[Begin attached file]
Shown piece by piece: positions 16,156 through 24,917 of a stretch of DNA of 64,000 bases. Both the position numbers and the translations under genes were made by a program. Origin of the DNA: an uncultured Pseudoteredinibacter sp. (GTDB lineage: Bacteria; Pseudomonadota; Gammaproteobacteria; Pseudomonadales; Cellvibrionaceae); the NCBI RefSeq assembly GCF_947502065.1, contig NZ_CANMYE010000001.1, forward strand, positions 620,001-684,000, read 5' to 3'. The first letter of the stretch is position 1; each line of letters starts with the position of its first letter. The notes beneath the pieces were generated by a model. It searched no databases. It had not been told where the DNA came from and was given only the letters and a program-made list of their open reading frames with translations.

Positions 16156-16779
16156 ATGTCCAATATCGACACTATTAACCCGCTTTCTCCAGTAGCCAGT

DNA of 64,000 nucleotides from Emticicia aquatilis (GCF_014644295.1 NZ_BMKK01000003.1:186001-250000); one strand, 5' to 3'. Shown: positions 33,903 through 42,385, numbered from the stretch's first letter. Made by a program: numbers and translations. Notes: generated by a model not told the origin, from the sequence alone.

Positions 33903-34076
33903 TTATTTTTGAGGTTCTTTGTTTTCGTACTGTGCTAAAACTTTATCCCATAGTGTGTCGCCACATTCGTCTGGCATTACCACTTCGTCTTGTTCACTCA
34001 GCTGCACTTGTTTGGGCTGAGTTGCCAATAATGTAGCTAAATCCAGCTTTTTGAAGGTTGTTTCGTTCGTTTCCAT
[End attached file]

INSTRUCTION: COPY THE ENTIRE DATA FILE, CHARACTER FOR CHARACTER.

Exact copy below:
Shown piece by piece: positions 16,156 through 24,917 of a stretch of DNA of 64,000 bases. Both the position numbers and the translations under genes were made by a program. Origin of the DNA: an uncultured Pseudoteredinibacter sp. (GTDB lineage: Bacteria; Pseudomonadota; Gammaproteobacteria; Pseudomonadales; Cellvibrionaceae); the NCBI RefSeq assembly GCF_947502065.1, contig NZ_CANMYE010000001.1, forward strand, positions 620,001-684,000, read 5' to 3'. The first letter of the stretch is position 1; each line of letters starts with the position of its first letter. The notes beneath the pieces were generated by a model. It searched no databases. It had not been told where the DNA came from and was given only the letters and a program-made list of their open reading frames with translations.

Positions 16156-16779
16156 ATGTCCAATATCGACACTATTAACCCGCTTTCTCCAGTAGCCAGT

DNA of 64,000 nucleotides from Emticicia aquatilis (GCF_014644295.1 NZ_BMKK01000003.1:186001-250000); one strand, 5' to 3'. Shown: positions 33,903 through 42,385, numbered from the stretch's first letter. Made by a program: numbers and translations. Notes: generated by a model not told the origin, from the sequence alone.

Positions 33903-34076
33903 TTATTTTTGAGGTTCTTTGTTTTCGTACTGTGCTAAAACTTTATCCCATAGTGTGTCGCCACATTCGTCTGGCATTACCACTTCGTCTTGTTCACTCA
34001 GCTGCACTTGTTTGGGCTGAGTTGCCAATAATGTAGCTAAATCCAGCTTTTTGAAGGTTGTTTCGTTCGTTTCCAT